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How I Write and Learn

In this new blog series, “Ask a Coach!” our Writing and Learning Center coaches answer our UNC-CH undergrads’ burning questions! Check back every month to see what our coaches have to say about everything from taking breaks to utilizing office hours! 

How can I effectively study with friends?

Learning Coach Jacob stands with his thumbs up in a frame that says "How I Write and Learn Blog" and at the bottom "Jacob - Anthropology PhD Student and S. Club 7's Biggest Fan." The frame has a blue background with yellow and red dashesJacob: When I was in undergrad, I was part of an athletic team that often studied together each night after practice. I quickly found out that just because someone is a good friend……….does not mean they are a good study buddy…….and that is ok! It took me a semester or two but I eventually figured out the spaces and environments where I worked best. This included who I was working with. I studied most effectively with friends by working with someone who had a similar study strategy and goal as myself. It was also crucial that we set our goals at the beginning of each study session so we could help each other achieve them instead of distracting each other with the latest team gossip. 

Learning Coach Yi-Hsuan stands with his thumbs up in a frame that says "Yi-Hsuan - Political Science PhD Student I LOVE Fries (even cold) " The frame has a blue background with yellow and red dashesYi-Hsuan: Studying with friends can be a good way to keep yourself motivated and accountable, if you are actually studying! I find that the biggest challenge is studying can soon slip into chit-chatting. So, to make it work, I am always selective about who I’m studying with. It might be better to study with someone who prefers a calm study environment. Also, before you sit down, set a goal together. What do you plan to finish in these couple of hours? And what are some fun things you can do as a reward when y’all finish? This will allow you to hold each other accountable. And knowing that you can enjoy the time together after work will help you to avoid falling into chatting mode easily. 


MicLearning Coach Michael stands with his thumbs up in a frame that says "Michael - School of Edu PhD student I've watched indoor skiing (in-person) while dining at a cheesecake factory” The frame has a blue background with yellow and red dasheshael: Studying with friends can be a lot of fun, but if we’re just studying together (not a group project or we’re studying different things), staying focused can be a challenge if I keep getting drawn into conversations. I’ve always studied well with music on in the background so I typically will have a pair of earbuds in a phone/laptop whenever I’m working (typically with one earbud in to start). That gives me some music, some conversation and if I need to hone in my work and distractions are around, I’ll pop in the other earbud to focus in on my work for a song or two. It’s a pretty clear signal that I’m trying to focus on my work so my friends will typically continue on or focus on their own work until we both reach a nice stopping point.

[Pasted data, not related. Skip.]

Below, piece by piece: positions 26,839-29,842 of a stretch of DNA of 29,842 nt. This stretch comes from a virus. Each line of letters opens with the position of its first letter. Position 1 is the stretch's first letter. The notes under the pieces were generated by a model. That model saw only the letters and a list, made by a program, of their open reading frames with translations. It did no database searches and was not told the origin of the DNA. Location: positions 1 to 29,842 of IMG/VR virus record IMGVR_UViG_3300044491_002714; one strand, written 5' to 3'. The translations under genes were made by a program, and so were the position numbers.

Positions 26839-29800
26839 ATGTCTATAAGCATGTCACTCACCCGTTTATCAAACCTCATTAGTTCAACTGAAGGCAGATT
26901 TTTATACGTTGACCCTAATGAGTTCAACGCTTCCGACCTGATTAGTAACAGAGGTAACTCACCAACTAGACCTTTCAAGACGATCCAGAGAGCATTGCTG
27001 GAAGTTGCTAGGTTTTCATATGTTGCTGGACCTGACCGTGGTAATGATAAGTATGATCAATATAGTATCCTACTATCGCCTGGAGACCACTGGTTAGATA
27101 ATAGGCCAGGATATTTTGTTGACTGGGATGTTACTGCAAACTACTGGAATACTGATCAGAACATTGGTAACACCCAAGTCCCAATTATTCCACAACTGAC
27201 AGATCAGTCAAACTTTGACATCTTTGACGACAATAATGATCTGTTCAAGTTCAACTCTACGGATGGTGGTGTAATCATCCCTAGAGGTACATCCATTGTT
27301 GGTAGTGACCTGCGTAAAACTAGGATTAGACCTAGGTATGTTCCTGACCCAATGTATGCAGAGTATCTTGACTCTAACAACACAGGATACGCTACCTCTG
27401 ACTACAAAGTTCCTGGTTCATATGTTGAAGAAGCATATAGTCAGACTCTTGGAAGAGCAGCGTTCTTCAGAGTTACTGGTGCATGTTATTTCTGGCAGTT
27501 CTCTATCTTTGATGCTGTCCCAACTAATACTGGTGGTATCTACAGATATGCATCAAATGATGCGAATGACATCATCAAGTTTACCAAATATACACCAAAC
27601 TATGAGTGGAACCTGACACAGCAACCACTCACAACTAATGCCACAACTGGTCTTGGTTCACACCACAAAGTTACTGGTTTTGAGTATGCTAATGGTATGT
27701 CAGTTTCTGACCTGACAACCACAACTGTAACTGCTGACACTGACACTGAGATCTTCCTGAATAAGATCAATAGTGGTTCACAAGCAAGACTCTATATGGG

Aiden: Studying in an environment that works for everyone is helpful. For example, I’ve had times in a dorm room where someone is on their bed, someone is on their desk, someone is pacing the floor, etc. Additionally, it’s important to prioritize work that absolutely must be done. If I tell someone I’m working on an assignment that’s due by midnight and that I don’t want to be distracted by conversation, they should respect that and not try to engage me in any conversation that might arise within parts of the group that might not be working as urgently. Studying with friends can be fun if everyone communicates and works together to create a space that is helpful for everyone!


This blog showcases the perspectives of UNC Chapel Hill community members learning and writing online. If you want to talk to a Writing and Learning Center coach about implementing strategies described in the blog, make an appointment with a writing coach, a peer tutor, or an academic coach today. Have an idea for a blog post about how you are learning and writing remotely? Contact us here.

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